Decision-support system applications may also be regarded as predecessors to data-mining applications. Decision-support system applications are tools that allow users to collect data from databases, analyze the data, and represent the analysis in many forms, such as graphs and reports. These systems may use statistical modeling packages to analyze data leading to information to support decisions in organizations. These systems can combine information from other functional areas within the firm, such as customer service and marketing, to help support human resource management decisions (Broderick & Boudreau, 1992). For example, a user might build a statistical model to analyze data such as time to fill service requests and time to delivery as they relate to customer satisfaction levels. Information obtained from this analysis may then be used to establish performance goals for employees. While decision-support system applications may provide useful information for decision-makers in organizations, very specific analysis plans must be established. Essentially, the user must know what relationships exist before analyzing the data. Further, several iterations of the model may have to be tested before useful information can be identified.

One of the authors of this chapter worked in a university office of institutional research and studies (OIRS). This office was responsible for certain decision-support and data-analysis studies that often involved university personnel. There was no datamart at the time. It was necessary to create special files from current databases and retain these year after year in order to do any kinds of longitudinal analyses. Special statistical studies were sometimes possible if the right data had been collected. An example was historical trends in Equal Opportunity Employment practices. Flexibility and usefulness depended on the foresight of office analysts. If they had collected the right data, then they would be able to respond to new requests from management, state and federal agencies, and so on. It that foresight had not been in effect, it was necessary to approximate or decline the information request, or to laboriously go through old files to reconstruct a usable database. While this permitted some statistical studies to be carried out, such limited access made data mining all but impossible. For specific statistical studies, one focuses on a specific set of variables and questions. For data mining, one essentially needs all the data to be accessible in a reasonably easy environment .and the specific questions may not always be known precisely.

Descriptive statistics were often reported, especially those based on the current state of the system. Thus, it was possible for the OIRS to readily answer such questions as the age distribution of current faculty, its ethnic distribution, and gender distribution. However, to answer questions about trends in these data would require retaining the corresponding data from year to year. Ordinarily, only a small number of such yearly data sets might be retained. However, to make reasonable forecasts, for instance, a much longer series of data is required. More importantly, data-mining questions aimed at explaining the relationship of such trends to other variables in the system were practically impossible. Thus, data mining seeks to go beyond the old days of ordinary statistical reports showing only what is. It aims to find out more of the how and why.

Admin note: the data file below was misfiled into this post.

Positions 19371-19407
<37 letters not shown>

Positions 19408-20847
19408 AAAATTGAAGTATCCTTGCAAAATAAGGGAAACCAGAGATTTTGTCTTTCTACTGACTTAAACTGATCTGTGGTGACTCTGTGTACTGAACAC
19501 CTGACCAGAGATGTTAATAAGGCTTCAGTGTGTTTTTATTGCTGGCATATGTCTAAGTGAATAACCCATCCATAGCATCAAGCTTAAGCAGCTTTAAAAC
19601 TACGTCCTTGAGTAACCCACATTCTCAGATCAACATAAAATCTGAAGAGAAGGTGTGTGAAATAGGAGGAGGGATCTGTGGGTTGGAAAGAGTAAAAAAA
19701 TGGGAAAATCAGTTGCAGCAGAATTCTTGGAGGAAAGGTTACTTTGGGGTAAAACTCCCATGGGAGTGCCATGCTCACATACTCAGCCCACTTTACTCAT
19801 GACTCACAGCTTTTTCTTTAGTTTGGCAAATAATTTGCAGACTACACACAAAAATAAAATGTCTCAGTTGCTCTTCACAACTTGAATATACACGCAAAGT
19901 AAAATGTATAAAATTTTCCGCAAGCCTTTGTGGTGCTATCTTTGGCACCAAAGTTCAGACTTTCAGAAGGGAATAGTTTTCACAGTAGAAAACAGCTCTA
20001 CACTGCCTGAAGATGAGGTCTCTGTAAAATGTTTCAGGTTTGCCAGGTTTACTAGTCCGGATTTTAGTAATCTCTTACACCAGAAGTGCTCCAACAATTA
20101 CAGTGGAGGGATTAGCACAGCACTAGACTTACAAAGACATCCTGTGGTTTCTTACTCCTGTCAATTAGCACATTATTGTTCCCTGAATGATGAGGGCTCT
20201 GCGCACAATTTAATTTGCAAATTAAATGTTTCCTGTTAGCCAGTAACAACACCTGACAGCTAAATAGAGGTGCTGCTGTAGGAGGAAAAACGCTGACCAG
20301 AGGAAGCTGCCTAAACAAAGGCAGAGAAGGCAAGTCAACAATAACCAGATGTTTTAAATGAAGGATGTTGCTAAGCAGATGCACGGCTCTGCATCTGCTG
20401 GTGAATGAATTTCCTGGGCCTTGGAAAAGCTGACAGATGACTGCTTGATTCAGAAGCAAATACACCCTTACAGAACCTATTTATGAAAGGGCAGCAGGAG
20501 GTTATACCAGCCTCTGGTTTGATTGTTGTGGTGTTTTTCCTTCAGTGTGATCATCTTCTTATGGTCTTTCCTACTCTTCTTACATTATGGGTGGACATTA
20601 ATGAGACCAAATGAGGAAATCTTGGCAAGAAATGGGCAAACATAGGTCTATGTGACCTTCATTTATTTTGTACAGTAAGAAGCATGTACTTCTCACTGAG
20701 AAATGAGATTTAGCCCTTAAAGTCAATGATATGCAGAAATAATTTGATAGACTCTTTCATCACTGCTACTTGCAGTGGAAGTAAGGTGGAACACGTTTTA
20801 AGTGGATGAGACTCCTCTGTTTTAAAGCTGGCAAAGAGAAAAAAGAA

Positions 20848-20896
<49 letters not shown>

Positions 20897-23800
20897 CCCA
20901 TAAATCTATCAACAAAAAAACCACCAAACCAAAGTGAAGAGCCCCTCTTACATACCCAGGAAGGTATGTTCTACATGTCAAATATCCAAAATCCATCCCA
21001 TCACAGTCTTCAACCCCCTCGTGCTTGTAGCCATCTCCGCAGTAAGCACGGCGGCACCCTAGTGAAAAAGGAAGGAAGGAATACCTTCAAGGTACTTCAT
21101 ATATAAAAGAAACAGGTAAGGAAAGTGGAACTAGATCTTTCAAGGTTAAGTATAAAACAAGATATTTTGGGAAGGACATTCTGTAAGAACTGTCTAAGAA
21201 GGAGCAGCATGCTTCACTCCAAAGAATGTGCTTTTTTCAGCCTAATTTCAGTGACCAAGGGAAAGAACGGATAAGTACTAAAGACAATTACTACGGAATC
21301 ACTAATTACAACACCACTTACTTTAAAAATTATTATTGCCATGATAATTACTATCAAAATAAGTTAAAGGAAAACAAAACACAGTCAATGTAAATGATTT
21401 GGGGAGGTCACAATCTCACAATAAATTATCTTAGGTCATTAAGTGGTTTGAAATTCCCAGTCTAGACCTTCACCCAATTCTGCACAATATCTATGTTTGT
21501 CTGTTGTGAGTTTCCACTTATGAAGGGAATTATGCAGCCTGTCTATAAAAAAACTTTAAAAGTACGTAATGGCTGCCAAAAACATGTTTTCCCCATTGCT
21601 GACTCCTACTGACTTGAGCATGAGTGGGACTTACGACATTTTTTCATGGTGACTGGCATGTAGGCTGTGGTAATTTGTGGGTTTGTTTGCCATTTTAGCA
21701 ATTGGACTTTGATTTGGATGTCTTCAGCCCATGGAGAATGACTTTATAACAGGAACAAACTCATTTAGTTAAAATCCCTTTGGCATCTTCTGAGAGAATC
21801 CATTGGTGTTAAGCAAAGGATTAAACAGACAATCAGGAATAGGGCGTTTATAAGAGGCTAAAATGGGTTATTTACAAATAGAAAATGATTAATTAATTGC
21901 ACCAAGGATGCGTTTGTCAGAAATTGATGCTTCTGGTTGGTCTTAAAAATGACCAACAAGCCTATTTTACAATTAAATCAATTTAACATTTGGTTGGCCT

Size of Database

An important consideration in data mining is the size of the database. As we have stated, data mining is appropriate for very large databases. While an organization may collect a large volume of data on its employees, the size of the organization may affect the suitability of applying data-mining techniques to its HRIS. Smaller organizations may mine their HR data as part of a larger data-mining project. Some organizations may have an ERP system that holds data from several functional areas of the organization. For example, in 1996, the State of Mississippi launched a statewide data warehouse project called the Mississippi Executive Resource Library and Information Network (MERLIN) (Roberts, 1999). With an interest in mining HR data, this warehouse was designed to include other data in addition to employee data, such as data on finances, payroll, and capital projects. This $5 million investment created a need to go beyond the HR function in designing a data warehouse and satisfy organization-wide needs for data mining.

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Data Mining(c) Opportunities and Challenges
Data Mining: Opportunities and Challenges
ISBN: 1591400511
EAN: 2147483647
Year: 2003
Pages: 194
Authors: John Wang © 2008-2017.